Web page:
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About Beerwah Beerwah,   a   rural   town   on   the   North   Coast   railway   line,   is   70   km   north of   central   Brisbane.   It   is   named   after   Mount   Beerwah,   the   tallest   of several   volcanic   plugs   comprising   the   Glass   House   Mountains.   The mount   is   in   a   national   park   of   245   hectares,   8   km   south-west   of   the town.   The   name   is   believed   to   be   that   of   the   Aboriginal   mother   in   a legend   told   of   the   peaks   comprising   the   Glass   House   Mountains. Mount Tibrogargan   signifies   the   legendary   father. The   name   Beerwah comes   from   the   Kabi   language   (Turrbal   dialect)   word   birrawaman, with birra meaning sky and wandum meaning climbing up. The   Beerwah   Post   Office   opened   by   August   1907;   a   receiving   office had   been   open   from   1891.   The   Coochin   Creek   Provisional   School opened   in   November   1888,   becoming   Coochin   Creek   State   School on    1    January    1909.    In    about    November    1928,    it    was    renamed Beerwah   State   School.   On   10   July   1952,   another   Coochin   Creek State   School   opened,   but   it   closed   on   11   March   1962.   Beerwah   State High School opened on 1 January 1992 Beerwah   is   situated   on   Coochin   Creek,   one   of   several   streams   that flow   from   the   Glass   House   Mountains   into   the   Pumicestone   Channel. European   settlement   began   around   where   Peachester   Road   crosses the   creek.   The   Coochin   Creek   School   (1888),   the   nearby   church (1916-57)   and   the   Coochin   Creek   Hotel,   on   Old   Gympie   Road,   in   the direction   of   Mt   Coochin,   were   the   main   features.   The   North   Coast railway   (1890)   shifted   the   focus   of   settlement   eastwards   where   there were    a    sawmill    (1901)    and    a    hotel    (1914,    replaced    by    a    super market).   Motoring   levels   along   the   road   known   as   the   Bruce   Highway, which    later    became    the    Glass    House    Mountains    Tourist    Road, confirmed the change. Soldier   settlement   farms   were   established   after   World   War   I.   The post    office    directory    of    1924    recorded    25    farmers    and    selectors, seven   fruit-growers   and   two   poultry   farmers.   Timber   production   was important,   employing   four   teamsters   to   bring   logs   to   the   sawmill. There   were   also   two   storekeepers,   two   butchers,   a   newsagent   and   a blacksmith   and   the   Coochin   Creek   Fruit   Growers'   Cooperative   had the local cool store. Beerwah   was   a   farming   and   timber   community   until   the   1980's   when residential   development   quickly   grew.   Beerwah   High   School   (1992) and     Glass     House     Country     Christian     College     (2000)     signified Beerwah's   role   as   a   significant   town   in   the   Caloundra   hinterland.   Its public   profile   was   raised   by   the   opening   of   Steve   Irwin's Australia   Zoo and   the   attendant   publicity   of   his   infamous   stunts   with   crocodiles. Sadly,    Irwin    was    killed    in    2006    by    a    stingray    while    filming    a documentary   at   Port   Douglas.   In      the   same   year,   the   main   road   next to Australia   Zoo   was   renamed   the   Steve   Irwin   Way   in   his   honour,   and the following year a bronze statue of Irwin was unveiled at the zoo. Beerwah   has   a   drive-in   shopping   centre   (Turner   Park),   a   Progress Association,   a   community   hall,   a   sports   ground   with   a   youth   activities centre,   a   golf   course,   a   swimming   pool,   a   hotel   and   a   motel.   The Glass   House   Visitor   Information   Centre,   just   off   Steve   Irwin   Way   at Beerwah, opened in 2009.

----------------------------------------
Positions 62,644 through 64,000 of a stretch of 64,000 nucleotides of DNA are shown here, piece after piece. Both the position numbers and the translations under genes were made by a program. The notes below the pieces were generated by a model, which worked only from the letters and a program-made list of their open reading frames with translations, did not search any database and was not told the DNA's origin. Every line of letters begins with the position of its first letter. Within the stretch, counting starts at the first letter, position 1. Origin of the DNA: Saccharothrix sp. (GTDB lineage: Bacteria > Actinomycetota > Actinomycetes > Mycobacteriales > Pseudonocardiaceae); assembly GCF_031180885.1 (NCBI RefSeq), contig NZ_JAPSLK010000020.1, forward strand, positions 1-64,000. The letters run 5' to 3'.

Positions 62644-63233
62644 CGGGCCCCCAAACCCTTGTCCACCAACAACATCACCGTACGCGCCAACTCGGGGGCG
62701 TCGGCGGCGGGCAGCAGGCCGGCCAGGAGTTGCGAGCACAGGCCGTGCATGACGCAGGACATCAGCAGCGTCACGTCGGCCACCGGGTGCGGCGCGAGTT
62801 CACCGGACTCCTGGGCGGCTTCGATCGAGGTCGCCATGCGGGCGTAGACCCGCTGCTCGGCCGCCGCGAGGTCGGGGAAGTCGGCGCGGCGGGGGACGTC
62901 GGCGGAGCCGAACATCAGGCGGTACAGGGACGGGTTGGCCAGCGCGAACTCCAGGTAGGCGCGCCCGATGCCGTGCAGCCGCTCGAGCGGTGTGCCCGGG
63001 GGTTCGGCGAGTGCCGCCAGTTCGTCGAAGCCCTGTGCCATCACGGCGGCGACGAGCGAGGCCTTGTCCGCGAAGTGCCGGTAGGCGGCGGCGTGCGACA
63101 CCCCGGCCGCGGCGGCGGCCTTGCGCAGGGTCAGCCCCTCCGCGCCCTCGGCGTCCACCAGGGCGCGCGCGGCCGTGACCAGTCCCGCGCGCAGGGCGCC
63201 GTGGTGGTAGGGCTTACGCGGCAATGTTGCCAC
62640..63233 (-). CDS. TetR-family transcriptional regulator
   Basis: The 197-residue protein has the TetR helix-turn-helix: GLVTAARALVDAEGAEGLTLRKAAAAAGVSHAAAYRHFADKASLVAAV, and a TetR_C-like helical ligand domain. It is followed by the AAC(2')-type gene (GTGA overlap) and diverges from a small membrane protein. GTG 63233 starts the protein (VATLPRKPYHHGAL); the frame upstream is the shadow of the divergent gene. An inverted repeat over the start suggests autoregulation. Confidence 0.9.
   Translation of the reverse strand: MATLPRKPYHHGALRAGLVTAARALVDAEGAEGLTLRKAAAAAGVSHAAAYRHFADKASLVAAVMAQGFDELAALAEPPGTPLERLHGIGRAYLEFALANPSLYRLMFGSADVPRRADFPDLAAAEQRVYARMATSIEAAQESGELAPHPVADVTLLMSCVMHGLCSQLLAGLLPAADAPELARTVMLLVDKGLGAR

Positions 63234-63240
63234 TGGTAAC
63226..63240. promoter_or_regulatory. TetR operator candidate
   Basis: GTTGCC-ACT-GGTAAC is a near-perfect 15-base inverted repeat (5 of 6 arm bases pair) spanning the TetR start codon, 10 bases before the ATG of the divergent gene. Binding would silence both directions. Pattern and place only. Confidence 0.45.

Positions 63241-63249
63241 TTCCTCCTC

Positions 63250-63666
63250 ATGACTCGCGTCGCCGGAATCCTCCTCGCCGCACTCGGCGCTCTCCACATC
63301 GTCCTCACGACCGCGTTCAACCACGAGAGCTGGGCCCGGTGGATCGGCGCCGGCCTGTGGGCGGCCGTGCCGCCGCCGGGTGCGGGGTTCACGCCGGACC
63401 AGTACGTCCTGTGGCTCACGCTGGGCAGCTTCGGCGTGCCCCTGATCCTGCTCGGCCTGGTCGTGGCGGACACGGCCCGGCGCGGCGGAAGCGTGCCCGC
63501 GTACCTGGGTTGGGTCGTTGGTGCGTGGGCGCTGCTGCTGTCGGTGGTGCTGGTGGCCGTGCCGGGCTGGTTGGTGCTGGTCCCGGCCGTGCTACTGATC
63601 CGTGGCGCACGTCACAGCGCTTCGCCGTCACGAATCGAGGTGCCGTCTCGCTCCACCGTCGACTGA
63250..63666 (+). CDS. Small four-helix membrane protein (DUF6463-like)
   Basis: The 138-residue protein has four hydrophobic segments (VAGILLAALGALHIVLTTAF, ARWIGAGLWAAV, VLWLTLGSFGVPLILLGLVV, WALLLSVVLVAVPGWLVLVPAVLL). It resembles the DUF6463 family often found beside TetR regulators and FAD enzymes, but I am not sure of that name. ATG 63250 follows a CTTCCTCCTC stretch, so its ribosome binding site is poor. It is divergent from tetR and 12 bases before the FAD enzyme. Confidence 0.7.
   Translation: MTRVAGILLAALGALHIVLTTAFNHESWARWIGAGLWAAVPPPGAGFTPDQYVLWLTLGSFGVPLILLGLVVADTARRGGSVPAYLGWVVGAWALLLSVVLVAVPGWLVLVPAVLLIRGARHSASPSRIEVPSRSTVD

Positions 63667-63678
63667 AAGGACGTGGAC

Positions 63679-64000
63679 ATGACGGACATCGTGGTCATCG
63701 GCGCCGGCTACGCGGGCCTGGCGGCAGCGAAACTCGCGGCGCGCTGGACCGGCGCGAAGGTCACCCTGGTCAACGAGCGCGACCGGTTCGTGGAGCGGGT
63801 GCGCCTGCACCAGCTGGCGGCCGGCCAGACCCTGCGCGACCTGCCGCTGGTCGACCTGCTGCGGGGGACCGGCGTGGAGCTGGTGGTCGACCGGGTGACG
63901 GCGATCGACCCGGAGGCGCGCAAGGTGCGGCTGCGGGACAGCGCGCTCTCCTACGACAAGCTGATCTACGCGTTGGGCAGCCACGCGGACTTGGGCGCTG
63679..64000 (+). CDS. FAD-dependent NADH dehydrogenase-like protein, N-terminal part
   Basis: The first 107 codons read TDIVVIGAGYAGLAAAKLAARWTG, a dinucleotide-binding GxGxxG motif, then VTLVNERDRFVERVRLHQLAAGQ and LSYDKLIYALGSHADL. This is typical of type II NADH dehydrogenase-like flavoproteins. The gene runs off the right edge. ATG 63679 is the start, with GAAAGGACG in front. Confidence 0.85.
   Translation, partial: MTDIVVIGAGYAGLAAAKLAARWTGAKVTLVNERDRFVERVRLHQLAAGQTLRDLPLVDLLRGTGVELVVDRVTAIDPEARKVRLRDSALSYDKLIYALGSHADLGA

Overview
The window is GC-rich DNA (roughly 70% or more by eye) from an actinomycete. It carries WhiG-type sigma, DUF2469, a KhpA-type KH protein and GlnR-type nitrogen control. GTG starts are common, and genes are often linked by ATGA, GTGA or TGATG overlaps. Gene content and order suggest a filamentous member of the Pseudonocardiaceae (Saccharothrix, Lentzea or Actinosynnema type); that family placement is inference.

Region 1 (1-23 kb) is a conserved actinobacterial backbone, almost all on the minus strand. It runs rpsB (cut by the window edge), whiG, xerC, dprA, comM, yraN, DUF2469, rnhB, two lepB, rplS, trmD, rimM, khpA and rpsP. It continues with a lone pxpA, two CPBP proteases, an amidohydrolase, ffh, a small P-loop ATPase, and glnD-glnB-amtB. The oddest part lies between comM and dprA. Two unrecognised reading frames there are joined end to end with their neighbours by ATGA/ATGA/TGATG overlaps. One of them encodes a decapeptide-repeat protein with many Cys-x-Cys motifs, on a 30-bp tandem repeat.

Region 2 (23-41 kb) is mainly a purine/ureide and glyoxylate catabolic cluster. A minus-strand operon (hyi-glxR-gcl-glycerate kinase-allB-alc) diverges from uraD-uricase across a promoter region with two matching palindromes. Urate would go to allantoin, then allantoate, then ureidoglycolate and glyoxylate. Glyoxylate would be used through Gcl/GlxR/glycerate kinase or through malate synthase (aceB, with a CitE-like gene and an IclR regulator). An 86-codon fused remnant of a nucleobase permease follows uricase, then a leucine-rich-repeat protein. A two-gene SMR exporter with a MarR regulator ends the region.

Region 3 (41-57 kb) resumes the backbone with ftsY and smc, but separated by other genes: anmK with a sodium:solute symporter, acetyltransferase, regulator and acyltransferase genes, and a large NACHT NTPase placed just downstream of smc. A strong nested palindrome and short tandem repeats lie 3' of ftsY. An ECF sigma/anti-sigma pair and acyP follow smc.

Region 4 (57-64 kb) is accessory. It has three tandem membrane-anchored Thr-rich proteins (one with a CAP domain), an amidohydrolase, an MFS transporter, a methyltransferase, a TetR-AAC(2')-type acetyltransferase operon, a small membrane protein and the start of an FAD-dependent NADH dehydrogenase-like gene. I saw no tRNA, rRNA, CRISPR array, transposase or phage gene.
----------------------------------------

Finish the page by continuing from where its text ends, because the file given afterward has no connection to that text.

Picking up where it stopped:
Glasshouse Country